Brambles Cholderton

What is this page?

We are, a schools information website. This page is one of our school directory pages. This is not the website of Brambles Cholderton.

What is Locrating?

Locrating is the UK's most popular and trusted school guide; it allows you to view inspection reports, admissions data, exam results, catchment areas, league tables, school reviews, neighbourhood information, carry out school comparisons and much more. Below is some useful summary information regarding Brambles Cholderton.

To see all our data you need to click the blue button at the bottom of this page to view Brambles Cholderton on our interactive map.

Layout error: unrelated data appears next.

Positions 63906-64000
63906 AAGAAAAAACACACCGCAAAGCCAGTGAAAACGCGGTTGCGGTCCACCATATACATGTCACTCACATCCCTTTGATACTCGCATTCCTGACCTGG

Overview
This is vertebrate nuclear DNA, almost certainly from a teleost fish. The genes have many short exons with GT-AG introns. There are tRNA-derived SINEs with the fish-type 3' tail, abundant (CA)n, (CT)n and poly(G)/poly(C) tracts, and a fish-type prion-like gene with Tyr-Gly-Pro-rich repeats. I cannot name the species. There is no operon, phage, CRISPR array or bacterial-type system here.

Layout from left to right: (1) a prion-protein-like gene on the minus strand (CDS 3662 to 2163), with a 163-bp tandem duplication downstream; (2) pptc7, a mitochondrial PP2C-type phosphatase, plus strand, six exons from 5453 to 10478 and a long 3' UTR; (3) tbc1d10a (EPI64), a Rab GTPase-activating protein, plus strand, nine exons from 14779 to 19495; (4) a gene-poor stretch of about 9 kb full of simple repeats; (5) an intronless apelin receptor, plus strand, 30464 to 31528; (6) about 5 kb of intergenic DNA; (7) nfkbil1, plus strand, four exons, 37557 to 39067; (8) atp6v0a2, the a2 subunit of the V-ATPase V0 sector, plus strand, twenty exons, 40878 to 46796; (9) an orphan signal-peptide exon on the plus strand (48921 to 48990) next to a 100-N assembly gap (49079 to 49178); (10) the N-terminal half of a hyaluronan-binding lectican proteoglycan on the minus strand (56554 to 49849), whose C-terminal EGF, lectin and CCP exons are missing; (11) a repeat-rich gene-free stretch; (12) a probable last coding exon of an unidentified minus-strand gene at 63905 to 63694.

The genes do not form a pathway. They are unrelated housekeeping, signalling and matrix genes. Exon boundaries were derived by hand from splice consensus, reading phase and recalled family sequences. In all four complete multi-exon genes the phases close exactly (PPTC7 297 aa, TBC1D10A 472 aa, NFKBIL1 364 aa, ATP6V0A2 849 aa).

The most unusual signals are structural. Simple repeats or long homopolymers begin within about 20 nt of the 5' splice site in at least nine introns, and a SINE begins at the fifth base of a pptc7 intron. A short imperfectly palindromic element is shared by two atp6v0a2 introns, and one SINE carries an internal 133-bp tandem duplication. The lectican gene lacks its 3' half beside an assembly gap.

About Brambles Cholderton

Name Brambles Cholderton
Ofsted Inspections
Address Cholderton Rare Breeds Farm, Amesbury Road, Cholderton, Salisbury, SP4 0EW
Phase Childcare on Non-Domestic Premises, Full day care
Gender Mixed
Local Authority Wiltshire
Highlights from Latest Inspection

What is it like to attend this early years setting?

The provision is good

Children are warmly greeted at the gate as they wave goodbye to their parents, ready to explore this unique outdoor learning environment.

Children go with their key person to their outdoor area. The younger children have stories read to them in the yurt with a log fire, keeping the space cosy and warm. The older children sit around the campfire circle, listening to the fire safety rules, where they watch the fire being lit.